by Lucy V. Hay
How To Write An Outline
Writers who don’t outline are often very loud online. They will say outlines kills creativity. They may even go so far as to claim an outline is a ‘straightjacket’ and that writers who use them are ‘less interesting’.
The case for outlines …
- It’s faster. If you use an outline, you’re much more likely to finish your novel in months (sometimes weeks!), than years. This will also enable you to write more.
- You won’t get lost. Lots of writers end up blocked and frustrated when drafting without an outline. This in turn gives you confidence.
- You’re less likely to screw up. Writing is hard, which means we can end up writing ‘the wrong stuff’ (whatever that means). Far better to write the wrong stuff in an outline than write many thousands of words you then have to cut altogether or pick apart.
- Outline = smoother draft generally. Outlines allow you to explore stuff like tropes, genre conventions, storyworld and other thematic elements upfront. This means writers can see what works and what doesn’t, tweaking and refining. So far from being a ‘straightjacket’ or ‘killing creativity’, it actively ADDS to it.
The thing with the outline is you can do it any way you want. Really! It can be as detailed or as loose as you like. You can create your outline using software; you can draw it by hand, or you can use Post-It notes or index cards … or a combo of all of these! Check out these tips for more outline approaches … good luck!
- Write A Treatment
In the screenwriting world, a treatment is a blow-by-blow account of every event inn your screenplay. Producers will often want these, before they commit to a draft from a screenwriter. They’re usually somewhere between 3 and 10 pages, though you may see longer.
When novelists talk about outlines, they’re usually thinking of treatments. They can be quite dry to write, which is why many writers believe they don’t work. However there are lots of alternatives to the treatment as you will see below. MORE: 5 Questions To Help You Write A Killer Treatment
- Story Maps
Many writers hate to write outlines … so my advice is, DON’T write them! Instead, create what I call a story map.
I like to use post-it notes for this in the first instance, though you can also use index cards. Here in my pic below the various colours refer to various character arcs, though other authors like to colour-code specific plot points. There’s no ‘right’ or ‘wrong’ way to do it.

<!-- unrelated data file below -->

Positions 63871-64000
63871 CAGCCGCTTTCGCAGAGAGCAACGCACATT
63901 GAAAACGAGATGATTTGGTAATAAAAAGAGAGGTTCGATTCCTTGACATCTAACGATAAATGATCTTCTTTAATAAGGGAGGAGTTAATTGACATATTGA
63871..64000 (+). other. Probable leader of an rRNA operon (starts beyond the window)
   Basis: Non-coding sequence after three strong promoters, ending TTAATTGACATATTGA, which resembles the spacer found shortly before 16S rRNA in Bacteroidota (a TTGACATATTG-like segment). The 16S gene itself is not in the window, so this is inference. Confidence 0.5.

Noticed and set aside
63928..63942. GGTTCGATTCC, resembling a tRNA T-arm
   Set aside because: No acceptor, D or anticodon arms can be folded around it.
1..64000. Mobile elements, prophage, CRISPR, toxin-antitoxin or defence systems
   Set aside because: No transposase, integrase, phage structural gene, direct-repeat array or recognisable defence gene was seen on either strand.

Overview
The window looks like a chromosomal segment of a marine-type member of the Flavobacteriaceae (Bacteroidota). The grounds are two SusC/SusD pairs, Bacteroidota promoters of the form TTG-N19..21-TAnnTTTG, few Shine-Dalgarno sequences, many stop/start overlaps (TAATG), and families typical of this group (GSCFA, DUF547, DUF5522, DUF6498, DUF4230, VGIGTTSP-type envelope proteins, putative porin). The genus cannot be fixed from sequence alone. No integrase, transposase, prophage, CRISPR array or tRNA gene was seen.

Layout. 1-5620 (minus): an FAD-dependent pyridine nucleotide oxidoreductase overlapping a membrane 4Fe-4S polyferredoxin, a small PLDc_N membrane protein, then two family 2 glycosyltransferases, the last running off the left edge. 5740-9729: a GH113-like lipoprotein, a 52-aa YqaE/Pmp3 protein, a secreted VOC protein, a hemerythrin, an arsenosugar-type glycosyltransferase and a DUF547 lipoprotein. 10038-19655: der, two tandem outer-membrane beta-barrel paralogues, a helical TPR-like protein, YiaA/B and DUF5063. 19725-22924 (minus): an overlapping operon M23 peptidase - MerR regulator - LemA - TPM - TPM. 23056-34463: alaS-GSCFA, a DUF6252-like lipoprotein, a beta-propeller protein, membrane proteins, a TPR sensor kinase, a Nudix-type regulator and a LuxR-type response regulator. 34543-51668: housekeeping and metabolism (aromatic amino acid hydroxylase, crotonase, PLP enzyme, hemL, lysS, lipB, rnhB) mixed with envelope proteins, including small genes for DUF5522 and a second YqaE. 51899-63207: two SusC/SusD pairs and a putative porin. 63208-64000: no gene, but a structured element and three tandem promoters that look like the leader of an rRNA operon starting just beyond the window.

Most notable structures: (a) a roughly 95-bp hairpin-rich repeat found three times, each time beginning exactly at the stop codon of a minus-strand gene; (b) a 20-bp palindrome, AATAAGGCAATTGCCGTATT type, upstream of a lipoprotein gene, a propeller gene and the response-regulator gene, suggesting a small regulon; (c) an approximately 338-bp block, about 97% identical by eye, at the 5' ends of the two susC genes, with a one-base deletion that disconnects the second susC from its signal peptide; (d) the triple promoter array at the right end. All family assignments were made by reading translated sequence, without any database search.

- Use A Worksheet
I created the free B2W Plotting worksheet that takes in various plotting visuals, which you can download HERE. Alternatively, you can DRAW your story map instead freehand if you prefer.
When plotting using a story map, I like to start with the ending, so I can plot backwards and ‘find’ my beginning. This means I don’t have to worry about ‘info dumps’ at the start of my story.
BONUS TOOL: One Stop for Writers’ Story Map
- Use the Three Acts
The three acts refers to the beginning, middle and end of a story – nothing more, nothing less! As you will see from the pic below, there are many ‘increments’ to the Three Acts that add up to create dramatic satisfaction.
However, there are many other ways to break down The Three Acts, though the most popular and well-used is probably The Hero’s Journey. That plotting archetype has a number of steps writers must use, so using index cards to do this is probably your best bet.
If you want to check out other plotting archetypes to write your outline, I recommend the book The Seven Basic Stories by Christopher Booker.
- Draft Zero
Some of my ‘Bang2writers’ like to splurge notes and plans in whatever order they like, as it comes to them. This differs from ‘pantsing’ because the writer doesn’t just write the book, they may have pictures in there, bullet points, notes to self and various other stuff you would never see in a finished book. One of my writers got to 55K doing this, almost a whole draft! Then he went back and re-arranged, refined, tweaked and filled in chunks of prose.
- Freytag’s Pyramid
Freytag’s Pyramid is a paradigm of dramatic structure outlining the seven key steps in successful storytelling: exposition, inciting incident, rising action, climax, falling action, resolution, and denouement. Those who are familiar with three act structure will note it’s rather similar but adds the notion of ‘escalation’ to it. Check out the visual representation below.
Every book needs a synopsis when it goes out on submission, but some authors like to START with this. It helps focus them, especially as traditional synopses will have details of the beginning, middle and end. However, some writers may prefer to write what B2W calls a One Page Pitch – this carries just the beginning and ending. Sometimes this is enough to keep writers focused too. MORE: 10 Quick Tips On Writing A Killer One Pager
- The Snowflake Method
I will be honest and say I never really ‘got’ what this was until I read this great post from Jericho Writers. In it, they explain how The Snowflake Method breaks down …
- Write your story in one sentence
- Decide on your protagonist
- Write a paragraph on settings
- Add a beginning, middle and end to your story description
- Write short character summaries
- Expand your story description to 2 pages
- Keep adding details until you’re ready to write
This hit home for me because I recognised I had been doing this all along! In the screenwriting world, writers are often asked to come up with a logline first when drafting. (A logline is basically one sentence describing your story, as per step 1 above). Screenwriters are also expected to doing prep material such as settings, character summaries and some plot details in advance too.
So if you have already written screenplays, The Snowflake Method will probably suit you down to the ground … Even if you haven’t, it can still create a great foundation for your novel. MORE: Free Cheat Sheet On How To Write A Logline
Lucy V. Hays
Resident Writing Coach